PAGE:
Cover image for Down by the station
Down by the station
Hillenbrand, Will.
Personal Author:
First edition.
Publication Information:
San Diego : Harcourt Brace, 1999.
Physical Description:
1 volume (unpaged) : color illustrations ; 24 x 29 cm
In this version of a familiar song, baby animals ride to the children's zoo on the zoo train. Printed music on last page.
General Note:
"Gulliver books."
Reading Level:
NP Lexile.
Program Information:
Accelerated Reader AR LG 2.1 0.5 34601.

Reading Counts RC K-2 2.2 1 Quiz: 20926.
Format :


Call Number
Material Type
Home Location
Item Holds
J PIC BK Juvenile Fiction Picture Books
J PIC BK Juvenile Fiction Picture Books
J PIC BK Juvenile Fiction Picture Books

On Order



Did you ever wonder who rides the zoo train early in the morning? Climb aboard and join the mischievous, sleepy, and playful baby animals on their way to the children's zoo. The engineer has to get them there before the first busload of children arrives . . . but these baby animals just want to have fun! This delightful adventure full of mishaps, daring rescues, and a runaway red balloon has a cumulative text and playful animal noises that will have readers singing along--if they're not racing to the zoo to ride the train themselves.

Author Notes

WILL HILLENBRAND has written and illustrated many award-winning picture books, including The House That Drac Built by Judy Sierra and his own Down by the Station. He lives in Terrace Park, Ohio.

Reviews 3

Booklist Review

Ages 3^-7. With rainbow candy colors and an impish sense of humor, Hillenbrand rings slyly amusing changes on an old chestnut. Inspired by the ditty "Down by the station, early in the morning," he posits a zoo train acting as transport for baby animals headed for the children's zoo. The engineer picks up a calf "down by the elephants / early in the morning," a pup by the seals, a joey by the kangaroos, and so on, adding the appropriate animal noises to the verse. However, that isn't all that is going on. Also on board is an animal keeper, in bush hat and jacket, sitting primly in a chair on the flat car (her umbrella hanging on the back of her chair), reading a book and being teased by a Curious George^-like monkey as baby animals pile up around her. When all the passengers are safely ensconced in the zoo, the children arrive: a multicultural group including a child carrying his "blankie" and another who uses a wheelchair. The last spread, which is wordless, shows children, animals, and instructors amusing themselves in a very sociable way. The child with the blanket snoozes in a tree house with a koala cub that carries a blanket of its own. Cheerful and inviting, this is worth multiple readings: a joyful noise, indeed. --GraceAnne A. DeCandido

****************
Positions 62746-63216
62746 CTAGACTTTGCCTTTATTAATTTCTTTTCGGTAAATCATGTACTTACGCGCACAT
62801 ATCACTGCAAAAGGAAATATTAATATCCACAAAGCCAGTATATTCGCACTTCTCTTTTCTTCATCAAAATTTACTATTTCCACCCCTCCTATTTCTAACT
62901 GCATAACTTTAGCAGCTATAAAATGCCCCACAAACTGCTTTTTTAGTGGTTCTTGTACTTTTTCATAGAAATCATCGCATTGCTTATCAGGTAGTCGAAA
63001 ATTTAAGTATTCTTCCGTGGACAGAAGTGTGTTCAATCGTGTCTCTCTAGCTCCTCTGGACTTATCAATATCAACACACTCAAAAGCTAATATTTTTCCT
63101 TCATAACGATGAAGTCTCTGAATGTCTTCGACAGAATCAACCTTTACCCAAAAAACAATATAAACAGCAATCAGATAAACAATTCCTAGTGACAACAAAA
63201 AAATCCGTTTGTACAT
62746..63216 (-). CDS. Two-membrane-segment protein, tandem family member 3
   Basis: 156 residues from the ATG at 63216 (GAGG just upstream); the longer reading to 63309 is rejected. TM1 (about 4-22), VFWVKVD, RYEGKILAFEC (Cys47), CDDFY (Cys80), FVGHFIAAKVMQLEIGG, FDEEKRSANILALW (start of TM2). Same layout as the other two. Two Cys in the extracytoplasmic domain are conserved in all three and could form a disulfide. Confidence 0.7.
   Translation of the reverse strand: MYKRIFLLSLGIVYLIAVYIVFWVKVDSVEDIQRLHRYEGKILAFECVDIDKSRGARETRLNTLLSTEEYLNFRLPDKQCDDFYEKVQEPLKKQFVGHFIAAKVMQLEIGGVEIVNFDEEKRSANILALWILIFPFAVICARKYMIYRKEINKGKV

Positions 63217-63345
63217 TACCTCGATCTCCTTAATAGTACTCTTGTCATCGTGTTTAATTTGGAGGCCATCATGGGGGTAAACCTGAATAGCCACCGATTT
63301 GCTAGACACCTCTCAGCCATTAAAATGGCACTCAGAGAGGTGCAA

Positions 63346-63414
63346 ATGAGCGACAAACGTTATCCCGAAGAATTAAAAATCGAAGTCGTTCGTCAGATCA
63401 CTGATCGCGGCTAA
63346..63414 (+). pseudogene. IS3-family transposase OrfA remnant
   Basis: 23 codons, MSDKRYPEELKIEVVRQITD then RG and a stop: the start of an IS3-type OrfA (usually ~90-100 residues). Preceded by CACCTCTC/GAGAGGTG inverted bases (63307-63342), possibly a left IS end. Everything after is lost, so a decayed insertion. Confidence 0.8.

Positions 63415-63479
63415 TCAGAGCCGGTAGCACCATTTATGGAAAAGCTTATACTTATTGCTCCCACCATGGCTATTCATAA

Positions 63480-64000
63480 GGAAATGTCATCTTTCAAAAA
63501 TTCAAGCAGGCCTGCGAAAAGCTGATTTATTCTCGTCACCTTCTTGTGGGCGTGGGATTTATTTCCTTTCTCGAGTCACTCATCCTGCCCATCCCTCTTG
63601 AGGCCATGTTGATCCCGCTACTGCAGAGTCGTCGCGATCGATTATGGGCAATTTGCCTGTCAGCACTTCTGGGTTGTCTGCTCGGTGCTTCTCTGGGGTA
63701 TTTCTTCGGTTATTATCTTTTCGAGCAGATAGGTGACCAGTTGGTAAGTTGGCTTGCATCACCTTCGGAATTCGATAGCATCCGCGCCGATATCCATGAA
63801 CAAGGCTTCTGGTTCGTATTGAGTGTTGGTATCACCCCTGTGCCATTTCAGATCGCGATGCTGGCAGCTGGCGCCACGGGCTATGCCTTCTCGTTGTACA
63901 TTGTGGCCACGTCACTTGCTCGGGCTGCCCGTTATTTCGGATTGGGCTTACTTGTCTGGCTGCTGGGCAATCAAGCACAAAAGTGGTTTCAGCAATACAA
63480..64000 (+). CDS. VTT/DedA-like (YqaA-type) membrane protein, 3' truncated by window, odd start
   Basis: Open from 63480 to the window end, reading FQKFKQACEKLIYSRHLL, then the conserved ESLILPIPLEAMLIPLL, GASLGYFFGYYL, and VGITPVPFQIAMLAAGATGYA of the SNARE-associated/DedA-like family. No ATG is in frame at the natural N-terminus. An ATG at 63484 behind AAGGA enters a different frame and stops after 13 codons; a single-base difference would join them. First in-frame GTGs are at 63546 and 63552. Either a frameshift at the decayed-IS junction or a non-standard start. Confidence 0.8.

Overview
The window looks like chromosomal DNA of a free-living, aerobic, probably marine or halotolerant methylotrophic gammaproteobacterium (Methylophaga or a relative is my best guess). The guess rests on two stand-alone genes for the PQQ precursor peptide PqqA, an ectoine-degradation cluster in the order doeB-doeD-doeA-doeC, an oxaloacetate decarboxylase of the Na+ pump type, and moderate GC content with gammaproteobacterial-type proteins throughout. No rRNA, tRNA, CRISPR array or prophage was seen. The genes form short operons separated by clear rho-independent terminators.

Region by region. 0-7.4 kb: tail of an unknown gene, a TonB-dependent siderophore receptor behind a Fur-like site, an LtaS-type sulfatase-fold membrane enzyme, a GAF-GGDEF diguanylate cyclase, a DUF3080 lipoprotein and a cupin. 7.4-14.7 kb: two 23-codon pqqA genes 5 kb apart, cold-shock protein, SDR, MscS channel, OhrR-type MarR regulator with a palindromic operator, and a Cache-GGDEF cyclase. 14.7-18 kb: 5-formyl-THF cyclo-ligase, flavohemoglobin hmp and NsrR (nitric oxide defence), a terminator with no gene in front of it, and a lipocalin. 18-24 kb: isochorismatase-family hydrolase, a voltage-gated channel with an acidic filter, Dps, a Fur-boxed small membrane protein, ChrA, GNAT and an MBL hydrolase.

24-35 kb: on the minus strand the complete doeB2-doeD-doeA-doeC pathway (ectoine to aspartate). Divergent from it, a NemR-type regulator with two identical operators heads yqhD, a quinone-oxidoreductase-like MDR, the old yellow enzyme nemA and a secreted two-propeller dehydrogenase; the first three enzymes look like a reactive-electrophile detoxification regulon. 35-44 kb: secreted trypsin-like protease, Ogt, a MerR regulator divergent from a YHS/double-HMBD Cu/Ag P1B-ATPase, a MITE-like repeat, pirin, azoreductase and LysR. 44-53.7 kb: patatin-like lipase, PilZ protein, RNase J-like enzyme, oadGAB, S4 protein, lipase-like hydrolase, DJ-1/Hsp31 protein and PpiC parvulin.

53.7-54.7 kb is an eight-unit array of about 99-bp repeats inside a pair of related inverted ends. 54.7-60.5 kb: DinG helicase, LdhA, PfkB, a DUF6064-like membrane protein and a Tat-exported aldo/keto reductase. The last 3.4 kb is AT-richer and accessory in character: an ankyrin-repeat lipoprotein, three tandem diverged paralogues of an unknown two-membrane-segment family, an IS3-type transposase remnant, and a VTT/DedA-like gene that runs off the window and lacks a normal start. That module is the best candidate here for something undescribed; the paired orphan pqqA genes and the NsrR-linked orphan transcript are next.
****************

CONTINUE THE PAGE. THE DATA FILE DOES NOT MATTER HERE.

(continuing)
Publisher's Weekly Review

"This whimsical interpretation of a familiar song offers preschoolers a ticket to ride on an enjoyable excursion through a children's zoo," PW wrote. Each new animal passenger adds to the cumulative refrain, "building up a symphonic chorus that begs for audience participation." Ages 3-7. (Oct.) (c) Copyright PWxyz, LLC. All rights reserved

School Library Journal Review

PreS-Gr 1-In this sprightly picture-book version of a favorite song, a train rides around the zoo picking up baby animals. With each new passenger, a new sound is added to the classic verse: "Puff, puff,/Toot, toot,/Off we go!" An elephant calf adds a "Thrump, thrump"; a flamingo chick, a "Peep, peep," etc. As the song glides merrily along, the bright mixed-media illustrations tell another story: while the gamekeeper sits onboard trying to read, a small monkey and penguin get into all sorts of mischief, from walking a tightrope between the cars to falling into the alligator pond. All ends happily, however, as the animals arrive at the zoo just in time to greet a group of children on a class trip. Between the bouncy text and the motion-filled pictures, this is a story that just keeps chugging along. Hillenbrand pays attention to detail: a red balloon released in the first spread soars through the rest of the book, and visual details on each spread give clues to the next creature to be introduced. Pastel tones convey the exuberant feel of a sunny morning, and the excitement of a field trip for both the animal and human children. The music score is appended. This twist on an old favorite combines sunny illustrations, playful humor, and appealing animals, making it a surefire selection for storytime success.-Kathleen M. Kelly MacMillan, Carroll County Public Library, Eldersburg, MD (c) Copyright 2010. Library Journals LLC, a wholly owned subsidiary of Media Source, Inc. No redistribution permitted.